|dc.description.abstract||Attempts to explain and manage the poor health profile of homeless people have focused on
the problems homeless people encounter in accessing and utilising health care. I argue,
however, that there are at least two other factors that could impact directly on the health
profile of homeless people. First, it is widely acknowledged that living conditions affect health.
It therefore follows that the extreme environments in which many homeless people live will
contribute to their poor health profile. Secondly, evidence is emerging not only that people
with health problems have difficulty in accessing permanent accommodation but also that sick
people are disproportionally vulnerable to becoming homeless in the first place. This is despite
the theoretical safety-net in the welfare arm of the housing service. It therefore seems plausible
to suggest that health selectivity into and out of the housing system is also contributing to the
poor health profile of homeless people. In this empirical study, I explore the relationship
between housing provision, living space and servicing in order to better explain the health
profile of single homeless people. I weigh up the influence of poor services, harsh
environments and health selectivity drawing on the evidence provided by a series of
qualitative, semi-structured interviews with 40 single homeless people living in Edinburgh.
To date, studies of the health of homeless people have been cross-sectional, providing a
snapshot in time of factors associated with health and disease but remaining silent on how
these links develop through time. In my study the interviews with homeless people were
designed to allow a longitudinal analysis of the sequencing, combination and timing of events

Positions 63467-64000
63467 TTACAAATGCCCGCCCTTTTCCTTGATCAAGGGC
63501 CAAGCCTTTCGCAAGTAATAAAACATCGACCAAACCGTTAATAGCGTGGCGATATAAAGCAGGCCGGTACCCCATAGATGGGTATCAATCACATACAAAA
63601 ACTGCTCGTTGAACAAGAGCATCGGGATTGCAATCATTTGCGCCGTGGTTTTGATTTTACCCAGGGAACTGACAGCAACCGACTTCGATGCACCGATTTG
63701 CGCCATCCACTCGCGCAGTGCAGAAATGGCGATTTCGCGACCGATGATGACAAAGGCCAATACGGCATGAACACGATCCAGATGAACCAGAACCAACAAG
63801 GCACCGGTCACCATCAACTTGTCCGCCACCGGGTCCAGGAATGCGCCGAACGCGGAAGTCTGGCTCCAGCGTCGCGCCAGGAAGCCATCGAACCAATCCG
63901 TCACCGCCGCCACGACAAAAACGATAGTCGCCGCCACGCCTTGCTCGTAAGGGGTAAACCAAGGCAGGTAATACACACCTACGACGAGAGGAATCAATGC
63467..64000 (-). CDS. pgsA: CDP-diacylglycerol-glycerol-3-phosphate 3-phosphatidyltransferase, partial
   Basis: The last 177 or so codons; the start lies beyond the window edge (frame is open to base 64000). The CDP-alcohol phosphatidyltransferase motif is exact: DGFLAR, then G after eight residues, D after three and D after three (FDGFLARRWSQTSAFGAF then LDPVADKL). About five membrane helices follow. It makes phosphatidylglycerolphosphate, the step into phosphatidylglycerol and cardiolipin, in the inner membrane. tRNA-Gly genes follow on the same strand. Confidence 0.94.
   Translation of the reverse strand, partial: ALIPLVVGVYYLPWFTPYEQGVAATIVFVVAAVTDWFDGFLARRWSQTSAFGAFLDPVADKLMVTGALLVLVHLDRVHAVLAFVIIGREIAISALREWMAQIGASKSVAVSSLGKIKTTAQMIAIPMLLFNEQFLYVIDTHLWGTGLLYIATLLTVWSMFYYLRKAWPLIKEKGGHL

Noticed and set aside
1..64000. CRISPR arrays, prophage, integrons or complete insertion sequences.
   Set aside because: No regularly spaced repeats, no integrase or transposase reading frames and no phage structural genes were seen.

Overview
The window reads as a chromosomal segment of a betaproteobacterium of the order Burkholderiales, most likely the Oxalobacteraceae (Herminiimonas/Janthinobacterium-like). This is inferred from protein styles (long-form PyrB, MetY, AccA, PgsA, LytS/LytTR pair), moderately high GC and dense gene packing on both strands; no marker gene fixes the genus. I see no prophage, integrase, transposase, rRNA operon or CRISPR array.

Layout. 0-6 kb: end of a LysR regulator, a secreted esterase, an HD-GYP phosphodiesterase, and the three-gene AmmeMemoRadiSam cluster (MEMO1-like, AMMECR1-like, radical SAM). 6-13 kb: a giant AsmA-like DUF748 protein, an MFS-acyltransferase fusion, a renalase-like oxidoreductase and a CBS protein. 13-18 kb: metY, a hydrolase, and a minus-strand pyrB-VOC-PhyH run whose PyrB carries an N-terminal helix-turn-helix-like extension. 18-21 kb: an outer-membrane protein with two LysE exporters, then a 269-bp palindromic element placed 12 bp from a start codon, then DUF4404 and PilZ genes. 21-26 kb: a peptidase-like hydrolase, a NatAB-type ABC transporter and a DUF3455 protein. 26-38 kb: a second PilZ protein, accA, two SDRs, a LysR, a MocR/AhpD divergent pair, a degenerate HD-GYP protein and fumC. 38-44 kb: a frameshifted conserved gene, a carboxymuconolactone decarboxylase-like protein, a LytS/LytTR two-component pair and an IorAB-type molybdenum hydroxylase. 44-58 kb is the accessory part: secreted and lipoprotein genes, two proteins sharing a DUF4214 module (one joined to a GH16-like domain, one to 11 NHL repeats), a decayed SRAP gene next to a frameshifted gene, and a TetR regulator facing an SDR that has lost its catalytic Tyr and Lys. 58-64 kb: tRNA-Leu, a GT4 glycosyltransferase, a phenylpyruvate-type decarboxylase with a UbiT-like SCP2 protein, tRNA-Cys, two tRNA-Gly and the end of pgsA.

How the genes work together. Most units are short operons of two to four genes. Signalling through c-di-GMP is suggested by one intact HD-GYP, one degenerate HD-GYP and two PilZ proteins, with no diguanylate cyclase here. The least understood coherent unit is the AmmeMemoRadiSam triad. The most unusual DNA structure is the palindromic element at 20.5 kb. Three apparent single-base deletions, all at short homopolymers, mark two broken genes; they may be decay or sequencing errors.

in health and accommodation histories. Assessment of these histories revealed two key
findings. First, the majority of respondents had health problems before becoming homeless.
They became and remain homeless because they have not been able to attain or sustain a place
in the housing system. Second, the majority of respondents have experienced a deterioration in
health that appears to be linked to the physical and servicing environments they have been
exposed to since becoming homeless.
This study shows that people with health problems are vulnerable to homelessness, and that
the health profile of homeless people is a much a reflection of housing inequalities as of
inefficiencies in the health service. I argue that by tackling these inequalities, housing policy
could go some way to meeting the health as well as accommodation needs of homeless people
and so be harnessed to the aims of health and social policy. However, in conclusion, I question
whether this theoretical goal is achievable in practice given the recent restructuring of the
housing system and the associated separation of housing from other areas of health and social